A Deeper Look at the Interesting Physical Play of the Blue Jackets

By Chris Pennington on July 16, 2018 at 8:05 am
Boone Jenner

Aaron Doster-USA TODAY Sports


First: Jody Shelley, then Jared Boll, then Dalton Prout. Now...Boone Jenner? No, Josh Anderson. Er - maybe Dubinsky?

The Columbus Blue Jackets, in the totality of their franchise, have have been known for filling in their lack of talent with bruising bodies who can keep games exciting. And, well, bloody. 

But as the team has progressed to the state it is in today, they have quieted their consistent physical play in exchange for speed and scoring. In fact, the whole league seems to be shifting this way. 

Year after year lately, it is rare that the best teams in the league are the ones the are also ranked at the top of the league in hits. This past season, almost all of the teams that were in the top ten in points were actually in the middle of the pack in hits per game.

However - we know that hits don't exactly equate with being an intimidating team that can fight and play physical when need be, especially in the playoffs. The championship competing teams seem to always posses the likes of the Tom Wilson's or the Patric Hornqvists'.

And as much as we can HATE the Tom Wilson's and the Patric Hornqvists' - we'd love to have them on our team. In fact, us hating them means they are doing their job. They are in the heads of opposing players, fans and coaches.

They make speedy forwards think twice before looking for a stretch pass.

They make 6'4, 250 pound players stray away from potential fights.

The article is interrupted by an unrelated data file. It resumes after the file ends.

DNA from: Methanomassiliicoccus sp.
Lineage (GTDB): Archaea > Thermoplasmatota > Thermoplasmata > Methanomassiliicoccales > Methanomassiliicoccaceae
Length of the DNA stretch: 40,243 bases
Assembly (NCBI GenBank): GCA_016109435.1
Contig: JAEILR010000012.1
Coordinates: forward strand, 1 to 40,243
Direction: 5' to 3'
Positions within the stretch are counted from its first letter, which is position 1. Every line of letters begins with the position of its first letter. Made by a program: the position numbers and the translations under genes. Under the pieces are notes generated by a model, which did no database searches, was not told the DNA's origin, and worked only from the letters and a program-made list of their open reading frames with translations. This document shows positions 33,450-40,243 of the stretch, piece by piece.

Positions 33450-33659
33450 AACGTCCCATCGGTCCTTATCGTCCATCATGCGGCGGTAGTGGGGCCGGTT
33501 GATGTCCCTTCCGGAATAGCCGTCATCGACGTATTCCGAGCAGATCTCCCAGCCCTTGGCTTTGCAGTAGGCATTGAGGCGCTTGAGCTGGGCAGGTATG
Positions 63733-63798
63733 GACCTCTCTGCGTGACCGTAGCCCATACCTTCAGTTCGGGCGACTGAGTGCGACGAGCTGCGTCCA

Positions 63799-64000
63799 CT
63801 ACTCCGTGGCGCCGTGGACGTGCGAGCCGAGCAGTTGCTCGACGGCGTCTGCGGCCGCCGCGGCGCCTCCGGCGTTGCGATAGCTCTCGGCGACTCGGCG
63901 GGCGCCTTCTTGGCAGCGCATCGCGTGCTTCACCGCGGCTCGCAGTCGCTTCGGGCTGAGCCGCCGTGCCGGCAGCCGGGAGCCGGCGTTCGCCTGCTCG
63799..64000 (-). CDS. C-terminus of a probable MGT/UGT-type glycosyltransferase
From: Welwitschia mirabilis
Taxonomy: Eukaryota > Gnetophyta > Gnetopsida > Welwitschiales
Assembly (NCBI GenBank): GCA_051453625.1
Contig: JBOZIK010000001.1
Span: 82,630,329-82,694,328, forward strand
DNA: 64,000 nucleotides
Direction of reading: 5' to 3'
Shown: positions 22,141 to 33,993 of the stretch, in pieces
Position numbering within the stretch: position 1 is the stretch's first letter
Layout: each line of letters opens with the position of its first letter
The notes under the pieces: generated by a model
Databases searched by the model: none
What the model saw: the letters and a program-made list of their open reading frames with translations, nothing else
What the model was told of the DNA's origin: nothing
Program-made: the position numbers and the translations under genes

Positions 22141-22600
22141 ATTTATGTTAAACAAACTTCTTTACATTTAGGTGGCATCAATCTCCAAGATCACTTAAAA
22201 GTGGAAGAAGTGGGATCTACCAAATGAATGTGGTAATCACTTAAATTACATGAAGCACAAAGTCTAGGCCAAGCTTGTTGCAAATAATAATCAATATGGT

They make goalies frustrated to the point of being more focused on keeping them out of the crease than stopping a shot.

What does this have to do with the Blue Jackets?

Well, maybe everything - considering the team doesn’t necessarily have a Tom Wilson or Patrick Hornqvist. 

Some don't consider this an issue, but it may be affecting the Jackets in the postseason and throughout a grind of an 82-game year more than we think. Sometimes a big fight or explosive hit in a one-goal deficit can ignite a team to step up their play. 

The Jackets have some big bodies - Boone, Anderson, sort of Dubinsky. But these three in particular also focus heavily on scoring goals and setting up plays. They're not primed to drop the gloves at any moment.

Example A:

Example B:

The Jackets clearly have done way with the idea that they are in need of players like Boll and Prout, and would rather keep the roster stacked with talent and quick players that can lay a check when needed. They don't seem worried about missing out on a true enforcer. 

The question is then, do the Blue Jackets need this true enforcer if they wish to advance past the first round in the playoffs? Or can they rely more so on a slew of relatively big bodies that they already posses? 

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